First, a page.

This building has endeared itself to Greensboro residents ever since actor Will Rogers visited the city and exclaimed local citizens were as proud of the one building on its skyline as parents are of a baby’s first tooth! The tower briefly laid claim as the tallest in the state, and perhaps even the South when completed in 1923.
The building came about through a unique partnership between two men: Julian Price and Charles Hartmann.
Julian Price (25 Nov 1867 – 25 Oct 1946) was chairman of the board of the Greensboro-based Jefferson Standard Life Insurance Company. He was born in Meherrin, Lunenburg County, Virginia near Richmond, the son of Margaret Greene Hill and Joseph Jones Price and educated in a one-room schoolhouse. His first job was cutting firewood for use by wood-burning locomotives alongside the railroad. From his associations with the railroad, he learned Morse code and found employment as a telegraph operator and dispatcher for the Southern Railway. This position took him to North Carolina in 1895, moving first to Durham and shortly thereafter to Greensboro.
In Greensboro, Price took a position in 1903 a representative of the American Tobacco Company, though he was more intrigued by the insurance business where he found employmentwith the Greensboro Life Insurance Companyin 1905. When Greensboro Life joined with Jefferson Standard in 1912, Price was elected vice-president and agency manager. He was promoted to president of the company in 1919 and served in that capacity until 1946. Noteably, his leadership resulted in company growth from assets of $9.7 million and insurance in force of $81.6 million to assets of $179.2 million and the insurance in force exceeded $672 million. At that time, Jefferson Standard ranked thirteenth in the nation among insurance companies.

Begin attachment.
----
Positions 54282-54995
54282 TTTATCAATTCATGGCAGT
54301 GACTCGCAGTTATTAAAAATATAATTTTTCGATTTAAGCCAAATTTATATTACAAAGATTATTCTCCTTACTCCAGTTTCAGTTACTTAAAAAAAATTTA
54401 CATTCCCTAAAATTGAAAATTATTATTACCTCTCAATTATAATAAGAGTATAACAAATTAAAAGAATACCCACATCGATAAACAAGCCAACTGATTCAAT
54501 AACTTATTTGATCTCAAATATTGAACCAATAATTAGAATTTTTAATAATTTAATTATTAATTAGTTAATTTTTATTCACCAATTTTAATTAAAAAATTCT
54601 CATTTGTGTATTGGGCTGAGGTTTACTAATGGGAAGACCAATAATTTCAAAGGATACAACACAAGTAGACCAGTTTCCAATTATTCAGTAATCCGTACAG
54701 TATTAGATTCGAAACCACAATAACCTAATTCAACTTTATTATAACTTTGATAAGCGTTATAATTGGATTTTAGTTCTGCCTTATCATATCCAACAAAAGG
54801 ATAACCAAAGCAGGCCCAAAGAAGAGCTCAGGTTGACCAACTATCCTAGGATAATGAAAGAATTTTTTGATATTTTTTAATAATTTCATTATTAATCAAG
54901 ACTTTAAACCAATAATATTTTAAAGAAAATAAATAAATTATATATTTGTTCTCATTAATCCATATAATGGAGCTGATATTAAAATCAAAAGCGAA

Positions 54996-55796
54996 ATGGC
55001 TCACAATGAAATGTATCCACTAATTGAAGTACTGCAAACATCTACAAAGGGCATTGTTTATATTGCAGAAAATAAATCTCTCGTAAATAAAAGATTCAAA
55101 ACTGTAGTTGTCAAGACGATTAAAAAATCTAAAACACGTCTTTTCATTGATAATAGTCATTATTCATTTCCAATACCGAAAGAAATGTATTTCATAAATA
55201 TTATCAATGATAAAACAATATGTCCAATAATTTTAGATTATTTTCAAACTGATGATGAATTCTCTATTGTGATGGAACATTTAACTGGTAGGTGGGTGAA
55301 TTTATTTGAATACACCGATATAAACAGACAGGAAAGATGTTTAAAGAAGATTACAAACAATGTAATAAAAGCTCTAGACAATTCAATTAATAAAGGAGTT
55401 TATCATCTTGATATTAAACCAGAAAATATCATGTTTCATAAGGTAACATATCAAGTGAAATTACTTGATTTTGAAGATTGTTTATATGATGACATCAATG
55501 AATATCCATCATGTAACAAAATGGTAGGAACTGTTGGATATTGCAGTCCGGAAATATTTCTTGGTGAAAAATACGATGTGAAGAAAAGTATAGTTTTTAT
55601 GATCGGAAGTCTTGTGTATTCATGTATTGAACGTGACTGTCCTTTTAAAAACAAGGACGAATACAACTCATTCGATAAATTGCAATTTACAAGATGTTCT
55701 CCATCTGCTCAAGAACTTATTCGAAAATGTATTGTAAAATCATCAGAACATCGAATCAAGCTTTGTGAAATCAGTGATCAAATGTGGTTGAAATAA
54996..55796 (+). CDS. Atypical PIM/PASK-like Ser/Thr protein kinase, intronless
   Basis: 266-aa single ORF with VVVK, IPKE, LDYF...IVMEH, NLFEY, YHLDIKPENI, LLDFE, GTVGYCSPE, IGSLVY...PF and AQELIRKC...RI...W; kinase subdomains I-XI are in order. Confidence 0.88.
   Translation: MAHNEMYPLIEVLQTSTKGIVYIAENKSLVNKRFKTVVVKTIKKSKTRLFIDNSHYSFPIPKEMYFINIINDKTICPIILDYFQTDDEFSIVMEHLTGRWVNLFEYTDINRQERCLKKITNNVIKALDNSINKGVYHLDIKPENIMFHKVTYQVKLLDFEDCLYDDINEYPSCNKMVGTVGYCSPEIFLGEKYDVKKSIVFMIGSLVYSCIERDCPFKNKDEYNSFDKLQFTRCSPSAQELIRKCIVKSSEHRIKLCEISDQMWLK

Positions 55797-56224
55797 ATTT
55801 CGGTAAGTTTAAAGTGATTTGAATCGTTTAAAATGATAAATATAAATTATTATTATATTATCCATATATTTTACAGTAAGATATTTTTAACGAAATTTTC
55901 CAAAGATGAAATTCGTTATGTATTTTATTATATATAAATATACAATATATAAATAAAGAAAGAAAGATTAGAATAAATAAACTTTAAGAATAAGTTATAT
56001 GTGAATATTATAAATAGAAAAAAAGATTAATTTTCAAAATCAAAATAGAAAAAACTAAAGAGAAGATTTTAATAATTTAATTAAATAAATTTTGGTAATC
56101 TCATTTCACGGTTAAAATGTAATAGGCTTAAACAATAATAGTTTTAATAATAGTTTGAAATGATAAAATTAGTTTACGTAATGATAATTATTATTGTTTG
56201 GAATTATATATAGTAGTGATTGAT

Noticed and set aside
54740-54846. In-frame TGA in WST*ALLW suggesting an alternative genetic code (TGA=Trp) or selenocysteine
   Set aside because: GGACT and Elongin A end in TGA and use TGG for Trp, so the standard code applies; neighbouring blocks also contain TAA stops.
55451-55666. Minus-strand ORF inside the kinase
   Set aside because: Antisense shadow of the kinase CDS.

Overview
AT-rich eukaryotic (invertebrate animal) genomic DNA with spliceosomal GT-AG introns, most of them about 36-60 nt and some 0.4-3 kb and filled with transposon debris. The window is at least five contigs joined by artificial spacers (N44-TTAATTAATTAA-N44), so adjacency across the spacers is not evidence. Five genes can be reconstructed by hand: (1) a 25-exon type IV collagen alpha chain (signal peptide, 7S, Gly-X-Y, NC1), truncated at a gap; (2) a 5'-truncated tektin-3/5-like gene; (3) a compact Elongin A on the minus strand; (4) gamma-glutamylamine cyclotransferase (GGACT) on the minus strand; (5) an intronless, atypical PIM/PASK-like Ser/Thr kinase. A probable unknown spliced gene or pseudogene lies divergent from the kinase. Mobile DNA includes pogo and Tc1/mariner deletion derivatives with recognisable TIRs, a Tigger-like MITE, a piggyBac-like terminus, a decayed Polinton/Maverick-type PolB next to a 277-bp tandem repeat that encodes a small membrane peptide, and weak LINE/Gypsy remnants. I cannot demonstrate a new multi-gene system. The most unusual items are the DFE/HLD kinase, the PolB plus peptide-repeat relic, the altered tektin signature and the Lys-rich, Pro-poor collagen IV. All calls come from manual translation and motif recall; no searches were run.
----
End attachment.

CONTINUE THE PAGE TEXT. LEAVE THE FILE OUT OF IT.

Charles Hartmann (11 June 1889 – 31 December 1977) was an architect, born in New York. He likely recieved training in New York through both the Mechanic’s Institute as well as the Beaux-Arts Institute of Design. By 1905 he was serving as an apprentice in the New York architectural firm of Warren and Wetmore where he assisting in the design of Grand Central Terminal’s main lobby ceiling. Hartmann began work as a draftsman in 1907 for New York architect Charles E. Birge before taking a positiona s Head Draftsman and Associate Partner around 1913 with William Lee Stoddart. Stoddard’s firm was one of the leading hotel architects in the United States, including the O.Henry Hotel in Greensboro.
In 1919, New York architect Charles Hartmann came to Greensboro to design a Foor and Robinson chain hotel named the O.Henry Hotel on North Elm Street. Price offered Hartmann the job of designing the corporate tower for Jefferson Standard Insurance if he’d move to Greensboro and open a practice. Hartmann accepted the offer and spent the rest of his life in Greensboro designing notable buildings throughout North Carolina.
Price sought to build the corporate tower for Jefferson Standard as the highest building between Washington and Atlanta because he recognized the manner in which the public sought “to identify their financial institutions with impressive buildings that inspire confidence.” Pragmatically, he wanted all employees of his growing company in one building instead of being scattered in a half a dozen buildings all over Greensboro. The skyscraper cost $2.5 million, plus $177,000 for the land, both paid in cash. The insurance company occupied only five floors in the tower the rest was leased to doctors, dentists, lawyers, insurance agents, various clubs, and contractors. It was heralded as a “city within a city” containing 129 businesses and 1,000 employees. The first floor contained a bank, a railway ticket office, and various retail stores including a florist, jeweler, a tobbaconist, abd a barber.
Its U-shaped floor plan allowed light and air into the central offices of the massive building, a technique that following the lead of earlier skyscrapers in lower Manhattan such as the Equitable Building of 1915. Hartmann borrowed another feature from the Equitable Building: the use of terra cotta tile to decorate the elaborate facade. Terra cotta held several advantages over natural stone or cast iron. It was lighter in wieght for construction and application on tall buildings. It was also more adaptable in form and color, and its glazed surface was brighter and needed less maintenance. The tile was likely supplied by the Federal Terra Cotta Company of Woodbridge, New Jersey.
A terra cotta bust of the company’s namesake, President Thomas Jefferson, adorns the pediment above the doorway, and buffalo nickels represent thrift and economy aside each window on the ground floor. The building was listed on the National Register in 1975, among the earliest in the city. In 2012, Lincoln Financial was recognized with a Preservation Award for their restoration and stewardship of the building.